This may strike the average, patriotic American, as fair. Compromise is one of those things that we think fair play requires. There is only one big problem: liberals who are operating on the activist play book (Read: Obama standing on Alinksy’s shoulders), have an entirely different notion of ‘compromise’ then the average fair minded American. Consider this long quote from Alinksy’s book Rules for Radicals:
…to the organizer, compromise is a key and beautiful word. It is always present in the pragmatics of operation. It is making the deal, getting that vital breather, usually the victory. If you start with nothing, demand 100 per cent, then compromise to 30 per cent, you’re 30 percent ahead. (pg 59 emphasis mine)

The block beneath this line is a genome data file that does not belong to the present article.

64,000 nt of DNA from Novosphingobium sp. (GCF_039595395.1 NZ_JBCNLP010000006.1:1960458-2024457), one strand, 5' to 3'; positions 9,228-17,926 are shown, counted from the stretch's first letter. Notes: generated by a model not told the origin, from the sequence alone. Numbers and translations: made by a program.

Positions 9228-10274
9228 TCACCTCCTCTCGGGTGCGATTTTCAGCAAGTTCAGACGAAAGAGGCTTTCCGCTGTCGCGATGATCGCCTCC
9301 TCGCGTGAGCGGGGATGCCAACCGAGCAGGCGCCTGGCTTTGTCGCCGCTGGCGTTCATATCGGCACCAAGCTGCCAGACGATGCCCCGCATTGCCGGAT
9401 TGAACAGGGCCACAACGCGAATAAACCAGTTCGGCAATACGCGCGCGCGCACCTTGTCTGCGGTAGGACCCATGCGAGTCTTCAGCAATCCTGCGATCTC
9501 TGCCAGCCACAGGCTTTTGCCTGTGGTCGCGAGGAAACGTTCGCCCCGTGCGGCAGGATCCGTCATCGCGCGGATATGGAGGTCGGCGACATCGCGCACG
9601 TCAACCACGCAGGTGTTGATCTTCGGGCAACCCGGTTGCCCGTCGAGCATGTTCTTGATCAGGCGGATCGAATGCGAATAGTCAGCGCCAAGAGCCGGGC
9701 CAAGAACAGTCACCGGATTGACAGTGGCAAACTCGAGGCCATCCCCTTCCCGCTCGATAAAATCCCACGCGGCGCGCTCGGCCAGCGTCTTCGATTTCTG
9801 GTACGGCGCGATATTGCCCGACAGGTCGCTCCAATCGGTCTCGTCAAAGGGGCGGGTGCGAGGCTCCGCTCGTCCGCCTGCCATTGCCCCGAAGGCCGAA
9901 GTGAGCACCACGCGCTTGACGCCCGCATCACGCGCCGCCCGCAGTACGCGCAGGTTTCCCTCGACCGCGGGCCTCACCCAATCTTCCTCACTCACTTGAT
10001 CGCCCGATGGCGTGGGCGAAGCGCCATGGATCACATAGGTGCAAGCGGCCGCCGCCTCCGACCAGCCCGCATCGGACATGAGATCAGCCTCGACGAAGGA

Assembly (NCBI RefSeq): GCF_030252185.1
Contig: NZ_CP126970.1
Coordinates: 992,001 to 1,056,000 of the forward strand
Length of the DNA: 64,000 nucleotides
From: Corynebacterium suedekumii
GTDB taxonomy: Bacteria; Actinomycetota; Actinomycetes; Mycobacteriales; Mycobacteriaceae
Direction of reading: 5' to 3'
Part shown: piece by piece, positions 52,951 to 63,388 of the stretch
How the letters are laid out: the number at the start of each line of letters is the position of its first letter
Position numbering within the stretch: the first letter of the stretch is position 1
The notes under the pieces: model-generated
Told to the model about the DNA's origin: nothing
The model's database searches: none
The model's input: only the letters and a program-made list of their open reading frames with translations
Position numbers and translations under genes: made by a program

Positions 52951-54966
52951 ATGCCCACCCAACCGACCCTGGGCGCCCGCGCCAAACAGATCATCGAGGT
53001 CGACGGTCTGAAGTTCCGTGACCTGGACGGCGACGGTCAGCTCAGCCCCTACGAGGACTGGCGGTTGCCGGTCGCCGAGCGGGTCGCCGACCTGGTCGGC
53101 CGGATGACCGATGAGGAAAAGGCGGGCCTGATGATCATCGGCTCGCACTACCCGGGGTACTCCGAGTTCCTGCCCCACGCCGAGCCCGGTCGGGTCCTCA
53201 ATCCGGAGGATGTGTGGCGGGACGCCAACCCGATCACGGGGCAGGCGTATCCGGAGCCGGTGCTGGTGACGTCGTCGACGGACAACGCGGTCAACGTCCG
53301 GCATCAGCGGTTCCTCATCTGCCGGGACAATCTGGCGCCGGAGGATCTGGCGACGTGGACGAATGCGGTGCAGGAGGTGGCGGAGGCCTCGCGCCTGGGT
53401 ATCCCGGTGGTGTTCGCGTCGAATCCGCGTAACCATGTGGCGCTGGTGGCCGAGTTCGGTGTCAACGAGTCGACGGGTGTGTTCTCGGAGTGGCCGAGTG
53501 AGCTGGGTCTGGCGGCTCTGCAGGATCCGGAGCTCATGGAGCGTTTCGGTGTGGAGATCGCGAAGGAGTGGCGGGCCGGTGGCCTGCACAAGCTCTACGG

|July 23, 2009||Posted by Anthony under Blog, Christianity and Culture, human rights, politics, Secular Humanism|
The truth is that it is a very small thing to say that if our hypothetical family wanted a parent to stay home with the kids they could easily do so if so much wasn’t being automatically withdrawn from their paycheck. In reality, if we looked at how much governmental interference was costing the family at every level of its existence… fuel taxes, cell phone taxes, property taxes, sales taxes, etc, etc, etc, we may find that the actual tax burden is beyond stifling.